If you're not reporting to anyone, then usually keeping records means keeping a portfolio. It's like a scrapbook of the things you've been doing. Not every worksheet or book, but a sampling. I keep lists of documentaries, projects, books, etc. For each child, and I'm big on pictures. We are in a non reporting state as well, but if asked we should be able to prove we have been doing something. But our laws are weird here in CT, if we haven't reported then the state has zero ground to demand any kind of proof of education, if we file, then we would need to proffer the proof ifs asked. 


katyq
by Member on Mar. 6, 2014 at 7:34 PM
1 mom liked this

You are only subject to a state's hs laws while you live in that state, so you would not need to show any hs documentation prior to your move to said state. Not a stupid question, being new to the concept is kind of intimidating, though it shouldn't be.

Quoting hancex6:

Whew that sounds easy enough, now what would happen if we moved to a different state, that requires proof or reporting, does it go from the time that we started residency the?  Or would we have to go back from the time we started homeschooling?  Probably a stupid question, sorry.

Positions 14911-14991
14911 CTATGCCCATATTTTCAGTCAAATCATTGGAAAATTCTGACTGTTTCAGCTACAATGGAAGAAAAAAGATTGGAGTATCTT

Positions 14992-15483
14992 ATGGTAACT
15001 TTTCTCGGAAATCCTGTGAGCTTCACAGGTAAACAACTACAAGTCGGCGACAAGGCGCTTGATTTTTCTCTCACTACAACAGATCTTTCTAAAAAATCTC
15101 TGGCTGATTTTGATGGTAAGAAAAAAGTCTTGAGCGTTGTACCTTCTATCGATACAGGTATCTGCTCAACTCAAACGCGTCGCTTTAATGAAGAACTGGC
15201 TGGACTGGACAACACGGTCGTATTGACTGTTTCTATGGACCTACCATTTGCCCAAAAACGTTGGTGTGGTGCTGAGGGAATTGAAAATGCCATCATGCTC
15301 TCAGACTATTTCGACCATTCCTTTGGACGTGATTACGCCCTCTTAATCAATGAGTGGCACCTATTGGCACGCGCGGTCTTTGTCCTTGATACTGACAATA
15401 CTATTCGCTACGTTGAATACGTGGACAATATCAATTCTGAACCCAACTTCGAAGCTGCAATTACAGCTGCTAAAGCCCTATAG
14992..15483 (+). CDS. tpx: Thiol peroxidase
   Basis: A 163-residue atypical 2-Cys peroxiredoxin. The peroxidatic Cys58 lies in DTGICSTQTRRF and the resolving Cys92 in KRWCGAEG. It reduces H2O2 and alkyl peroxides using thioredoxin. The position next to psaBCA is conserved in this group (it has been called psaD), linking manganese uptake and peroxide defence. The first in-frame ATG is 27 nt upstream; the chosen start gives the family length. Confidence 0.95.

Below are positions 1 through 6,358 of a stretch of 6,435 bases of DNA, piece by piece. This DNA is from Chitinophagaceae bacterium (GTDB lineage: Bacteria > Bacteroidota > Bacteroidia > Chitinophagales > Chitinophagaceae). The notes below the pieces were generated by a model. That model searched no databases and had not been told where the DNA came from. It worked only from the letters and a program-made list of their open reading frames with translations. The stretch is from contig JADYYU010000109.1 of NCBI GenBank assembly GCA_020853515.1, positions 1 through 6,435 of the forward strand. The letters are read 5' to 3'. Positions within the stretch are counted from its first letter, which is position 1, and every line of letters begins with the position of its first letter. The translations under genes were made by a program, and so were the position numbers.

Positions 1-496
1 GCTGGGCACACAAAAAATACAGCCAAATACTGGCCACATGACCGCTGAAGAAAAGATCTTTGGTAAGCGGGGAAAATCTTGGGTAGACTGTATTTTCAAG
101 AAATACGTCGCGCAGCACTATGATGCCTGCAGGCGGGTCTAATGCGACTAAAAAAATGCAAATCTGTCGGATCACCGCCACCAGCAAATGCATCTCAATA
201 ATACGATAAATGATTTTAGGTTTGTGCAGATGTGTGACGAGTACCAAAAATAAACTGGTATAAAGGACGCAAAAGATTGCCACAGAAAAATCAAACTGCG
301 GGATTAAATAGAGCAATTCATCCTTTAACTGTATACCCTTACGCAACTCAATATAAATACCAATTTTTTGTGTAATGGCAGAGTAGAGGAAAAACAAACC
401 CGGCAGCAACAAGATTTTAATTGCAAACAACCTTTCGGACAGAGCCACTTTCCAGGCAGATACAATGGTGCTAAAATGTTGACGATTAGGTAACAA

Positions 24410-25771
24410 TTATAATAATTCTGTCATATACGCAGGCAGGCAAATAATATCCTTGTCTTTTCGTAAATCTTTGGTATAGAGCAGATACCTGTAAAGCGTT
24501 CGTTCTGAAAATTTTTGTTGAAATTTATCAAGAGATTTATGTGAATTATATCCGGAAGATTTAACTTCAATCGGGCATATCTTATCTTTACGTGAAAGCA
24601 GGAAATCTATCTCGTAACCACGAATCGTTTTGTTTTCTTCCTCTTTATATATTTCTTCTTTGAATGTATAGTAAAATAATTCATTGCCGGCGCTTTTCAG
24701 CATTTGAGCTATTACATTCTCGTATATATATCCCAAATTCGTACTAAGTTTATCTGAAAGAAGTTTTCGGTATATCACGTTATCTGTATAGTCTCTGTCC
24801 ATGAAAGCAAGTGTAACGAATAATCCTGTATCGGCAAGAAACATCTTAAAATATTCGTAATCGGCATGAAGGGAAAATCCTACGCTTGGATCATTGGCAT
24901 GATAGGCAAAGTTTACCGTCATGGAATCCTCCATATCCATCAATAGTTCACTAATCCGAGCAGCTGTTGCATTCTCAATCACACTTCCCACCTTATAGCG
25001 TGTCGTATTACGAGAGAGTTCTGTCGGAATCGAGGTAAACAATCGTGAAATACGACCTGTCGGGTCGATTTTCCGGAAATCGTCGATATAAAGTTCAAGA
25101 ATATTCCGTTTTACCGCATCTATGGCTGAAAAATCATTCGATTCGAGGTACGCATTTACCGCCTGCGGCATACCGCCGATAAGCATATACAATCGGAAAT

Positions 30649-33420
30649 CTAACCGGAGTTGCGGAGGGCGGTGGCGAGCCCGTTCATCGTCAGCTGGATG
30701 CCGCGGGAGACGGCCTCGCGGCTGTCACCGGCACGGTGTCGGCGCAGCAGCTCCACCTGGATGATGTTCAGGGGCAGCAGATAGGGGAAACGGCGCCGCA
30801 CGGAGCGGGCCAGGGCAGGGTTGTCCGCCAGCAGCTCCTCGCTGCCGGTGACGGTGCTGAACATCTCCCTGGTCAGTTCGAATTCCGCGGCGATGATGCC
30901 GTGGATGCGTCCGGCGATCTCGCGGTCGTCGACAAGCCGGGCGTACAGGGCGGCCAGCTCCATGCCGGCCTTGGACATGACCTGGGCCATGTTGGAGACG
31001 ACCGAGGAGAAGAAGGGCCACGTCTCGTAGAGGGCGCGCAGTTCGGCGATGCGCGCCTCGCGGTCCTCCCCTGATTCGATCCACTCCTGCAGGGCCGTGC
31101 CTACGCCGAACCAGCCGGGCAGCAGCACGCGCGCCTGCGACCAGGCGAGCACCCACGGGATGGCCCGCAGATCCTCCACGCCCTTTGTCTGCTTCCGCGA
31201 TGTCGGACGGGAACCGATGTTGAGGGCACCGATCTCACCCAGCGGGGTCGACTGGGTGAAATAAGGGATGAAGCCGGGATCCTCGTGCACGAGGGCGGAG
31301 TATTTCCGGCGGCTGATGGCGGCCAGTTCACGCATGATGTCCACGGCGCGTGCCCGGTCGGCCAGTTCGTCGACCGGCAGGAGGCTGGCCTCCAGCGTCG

Quoting KickButtMama:

If you're not reporting to anyone, then usually keeping records means keeping a portfolio. It's like a scrapbook of the things you've been doing. Not every worksheet or book, but a sampling. I keep lists of documentaries, projects, books, etc. For each child, and I'm big on pictures. We are in a non reporting state as well, but if asked we should be able to prove we have been doing something. But our laws are weird here in CT, if we haven't reported then the state has zero ground to demand any kind of proof of education, if we file, then we would need to proffer the proof ifs asked. 



hancex6
by on Mar. 6, 2014 at 9:01 PM
1 mom liked this

Thank You, yes very intimidating, and the funny thing is I have worked in the public school systems for over 9 years now, lol.  All the more reason to Homeschool;-)

Quoting katyq:

You are only subject to a state's hs laws while you live in that state, so you would not need to show any hs documentation prior to your move to said state. Not a stupid question, being new to the concept is kind of intimidating, though it shouldn't be.